Pete Buttigieg is also talking about TV, though for him, its his first TV ad of the cycle, launched in Iowa. Other candidates have been launching tv ads for weeks or months by this point, but they’ve mostly kept me informed when they launch their very first. This is one aspect of the political playbook that Buttigieg seems to be following.
Tim Ryan tried to make an argument that I should donate because he’s a once-in-a-lifetime candidate. I like Ryan. I do. I don’t think he’s a once-in-a-lifetime kind of guy. He’s also young still. He has time to keep trying.
Michael Bennet launched his education policy, and he pointed out that The Economist ran an article saying that while Elizabeth Warren’s plans get noticed, Michael Bennet’s plans are better. I’m still angry at him for blaming the DNC for the voters not liking him. The man’s a Senator in a purple state, as he has continually pointed out to me. If America’s not wanting him to be President, maybe he should focus on how he can best serve the country as a Democratic Senator. We really can’t afford to lose a blue seat in a purple state. If Bennet somehow became President, we would. President is the flashy job, but we need the Senate.
Personally, I think every Senator running for President should have a plan for how their seat will remain blue if they get the job.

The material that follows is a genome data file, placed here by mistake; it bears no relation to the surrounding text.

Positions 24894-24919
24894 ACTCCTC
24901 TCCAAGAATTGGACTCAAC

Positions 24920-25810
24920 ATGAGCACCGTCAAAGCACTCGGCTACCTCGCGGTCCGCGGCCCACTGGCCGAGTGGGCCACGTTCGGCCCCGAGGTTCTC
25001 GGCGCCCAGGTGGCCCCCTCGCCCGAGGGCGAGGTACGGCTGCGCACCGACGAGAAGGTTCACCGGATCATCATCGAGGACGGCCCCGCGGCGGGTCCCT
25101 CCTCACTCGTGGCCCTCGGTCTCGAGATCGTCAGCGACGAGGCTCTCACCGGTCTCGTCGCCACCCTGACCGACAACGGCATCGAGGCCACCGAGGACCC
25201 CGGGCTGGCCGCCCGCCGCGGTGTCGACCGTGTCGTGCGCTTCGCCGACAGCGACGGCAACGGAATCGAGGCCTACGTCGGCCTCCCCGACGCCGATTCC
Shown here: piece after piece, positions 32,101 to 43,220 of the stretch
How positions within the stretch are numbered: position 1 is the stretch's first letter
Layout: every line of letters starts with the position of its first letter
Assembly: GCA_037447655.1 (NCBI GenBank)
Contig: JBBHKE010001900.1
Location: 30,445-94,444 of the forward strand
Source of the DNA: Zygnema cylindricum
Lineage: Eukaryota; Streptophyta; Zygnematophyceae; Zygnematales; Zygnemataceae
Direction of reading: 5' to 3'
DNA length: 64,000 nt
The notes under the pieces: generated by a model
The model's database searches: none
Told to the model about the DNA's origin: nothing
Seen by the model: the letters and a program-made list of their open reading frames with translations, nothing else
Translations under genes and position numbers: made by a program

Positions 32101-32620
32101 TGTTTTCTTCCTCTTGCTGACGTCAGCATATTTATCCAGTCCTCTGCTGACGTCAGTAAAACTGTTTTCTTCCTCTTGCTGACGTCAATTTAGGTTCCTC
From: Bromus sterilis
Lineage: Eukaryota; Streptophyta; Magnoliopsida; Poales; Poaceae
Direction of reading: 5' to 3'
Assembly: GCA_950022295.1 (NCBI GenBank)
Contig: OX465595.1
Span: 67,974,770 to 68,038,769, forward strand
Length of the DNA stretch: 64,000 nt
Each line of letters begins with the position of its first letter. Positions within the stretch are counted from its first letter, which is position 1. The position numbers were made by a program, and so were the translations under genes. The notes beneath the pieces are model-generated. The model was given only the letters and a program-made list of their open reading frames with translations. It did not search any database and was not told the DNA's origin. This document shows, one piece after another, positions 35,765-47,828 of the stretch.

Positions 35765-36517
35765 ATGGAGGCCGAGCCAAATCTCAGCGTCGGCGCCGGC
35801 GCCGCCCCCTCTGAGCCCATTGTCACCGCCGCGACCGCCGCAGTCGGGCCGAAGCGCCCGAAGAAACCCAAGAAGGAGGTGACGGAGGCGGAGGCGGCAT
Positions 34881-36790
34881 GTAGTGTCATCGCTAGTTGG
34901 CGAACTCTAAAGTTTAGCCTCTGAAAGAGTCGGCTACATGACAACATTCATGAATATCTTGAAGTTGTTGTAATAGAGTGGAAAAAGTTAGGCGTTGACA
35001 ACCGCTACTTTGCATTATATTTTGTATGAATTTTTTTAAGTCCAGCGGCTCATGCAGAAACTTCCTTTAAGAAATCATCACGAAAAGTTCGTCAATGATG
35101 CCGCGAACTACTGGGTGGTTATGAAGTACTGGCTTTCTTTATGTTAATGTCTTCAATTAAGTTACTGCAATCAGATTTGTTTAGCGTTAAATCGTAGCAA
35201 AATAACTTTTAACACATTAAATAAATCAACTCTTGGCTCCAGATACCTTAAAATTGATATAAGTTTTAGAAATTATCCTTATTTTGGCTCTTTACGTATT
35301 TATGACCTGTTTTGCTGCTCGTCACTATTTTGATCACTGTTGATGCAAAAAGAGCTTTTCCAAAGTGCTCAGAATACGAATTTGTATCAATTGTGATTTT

Cory Booker announced that his campaign is entering a new phase. So did Pete Buttigieg. Both of them are acknowledging that there’s a ramp-up now, but Buttigieg seems prepared for it while Booker seems like he’s just winging it. Compare:
We’re entering a new phase of this race, team.
Twenty candidates participated in the last DNC debate. During this next debate, we’re only going to see ten and Cory’s one of them. He’s proven that he belongs on that stage and it’s in part due to people like you that he’ll be there.
But, I gotta level with you, this race is changing and it’s sink or swim time. As the field narrows, we need the resources to take this campaign to the next level. We need everyone on this team to rise to the occasion.Addisu Demissie, Campaign Manager, Cory 2020
Phase Three of this campaign is all about entering overdrive mode. In every way. On the ground with organizers, online with emails and tweets, and on the air with ads like this one — all of it will keep Pete’s momentum going and help us win in early states like Iowa and New Hampshire.Pete for America
Buttigieg even named the phase. It’s not, you know, creative, but it’s still an acknowledgment of a plan. Booker’s phases seem to depend on the debates. Last time his campaign changed phase was when the first debate happened. Now it’s when all of the candidates qualified for the debates are on stage at the same time. They’re both positive about moving forward, but one just sounds more structured.
Meanwhile, Bernie Sanders has decided to push a new debt cancellation policy. Cancel all past-due medical debt.
I really… don’t know. On the one hand, yes, crushing medical debt is bad. But on the other hand… doesn’t this money go toward doctors and hospitals and, you know, establishments that keep us alive? With every new “make stuff free” plan that Democrats put forward, I do have to wonder who’s actually paying for it. Don’t get me wrong, I’ll gladly let my taxes go up if it means I no longer have to try to understand what is and isn’t covered on my health insurance and never have to pay another medical bill in my life… but cancelling $81 billion in debt isn’t just a simple matter of raising everyone’s taxes.
I like to dream big, absolutely. But I also want to know the realistic path to achieving those dreams.
Especially if every great Senator we have is running for President.